In the hours leading up to President Obama’s State of the Union speech, if you were watching the news you wouldn’t have guessed he signed an executive order into law just hours before. Obama signed the cyber security EO and issued an embargo on it, restricting journalists and media sources from reporting on the order until after his speech. While the embargo wasn’t legally binding, past precedents of keeping executive orders hush have only been used when the orders contain classified information.
What’s worse – the President’s blatant disregard for the First Amendment and a free press, his violation of the separation of powers in bypassing Congress and signing the decree into law, or the privacy-attacking cyber security policy itself?
It’s hard to choose.
See, this isn’t President Obama’s first rodeo with cyber security legislation. The legislation failed to pass Congress twice last year. After weakening some of the restrictions in the policy, Obama decided to push it through himself. He must have forgotten that Congress is the body that holds all legislative power.
But according to the President, the order was pushed through in urgency because of rising cyber threats. So what does it do?
In essence, the order is “intended” to strengthen the nation’s infrastructure of computer networks to prevent “cyber threats” (vague). It provides for voluntary information sharing between government agencies and the private sector, in an effort to monitor “critical infrastructure” (vague) for potential cyber attacks. In fact, the order in its entirety is all quite vague, leaving many concerned that this will allow for misinterpretation.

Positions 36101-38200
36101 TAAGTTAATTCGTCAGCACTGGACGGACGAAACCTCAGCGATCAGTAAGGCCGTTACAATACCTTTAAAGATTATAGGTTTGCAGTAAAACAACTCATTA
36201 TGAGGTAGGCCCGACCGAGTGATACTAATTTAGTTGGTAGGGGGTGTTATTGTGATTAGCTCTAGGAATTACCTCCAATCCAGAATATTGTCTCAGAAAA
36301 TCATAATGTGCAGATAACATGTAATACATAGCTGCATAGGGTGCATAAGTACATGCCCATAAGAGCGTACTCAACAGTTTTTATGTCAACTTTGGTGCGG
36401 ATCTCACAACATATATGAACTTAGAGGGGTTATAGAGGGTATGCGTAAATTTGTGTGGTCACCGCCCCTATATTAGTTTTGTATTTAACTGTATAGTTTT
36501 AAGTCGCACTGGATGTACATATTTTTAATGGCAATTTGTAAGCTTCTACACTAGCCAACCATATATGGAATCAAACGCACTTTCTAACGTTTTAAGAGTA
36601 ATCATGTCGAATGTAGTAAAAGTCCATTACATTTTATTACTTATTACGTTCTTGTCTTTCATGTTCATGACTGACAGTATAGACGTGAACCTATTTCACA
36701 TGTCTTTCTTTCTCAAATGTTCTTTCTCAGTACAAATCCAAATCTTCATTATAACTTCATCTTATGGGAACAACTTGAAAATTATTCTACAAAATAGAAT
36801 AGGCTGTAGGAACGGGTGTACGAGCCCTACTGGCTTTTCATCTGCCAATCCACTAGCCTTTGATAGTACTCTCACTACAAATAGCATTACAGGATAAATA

Chaninat & Leeds’ US and Thai Attorneys have been representing clients in Thailand and abroad for over 40 years.
Officials say the EO won’t violate individual civil liberties as it relates directly to private sector and government agencies. But the order could be superseded by stricter legislation, called the “Cyber Intelligence and Sharing Protection Act” (CISPA) which exempts privacy laws and would allow for companies to report on internet users’ activity and information in order to protect cyber security. The unamended CISPA was reintroduced into Congress Wednesday.
According to The New American, companies, in exchange for delivering users’ private data to the National Security Agency (NSA) and Department of Homeland Security (DHS), the “federal government will shield participating companies for any liability stemming from challenges to the government’s use of the electronic communication of its customers.”
No doubt the potential for infringement on citizens’ Fourth Amendment rights against unlawful search and seizure exists here. Your personal data can make its way from the hands of private companies like say, your banking and financial institutions, to the government with little awareness or acceptance on your part.
But don’t worry: when President Obama announced the executive order, he assured the nation that it was done “for our safety.” Which is about as vague as the terms used in the order itself.
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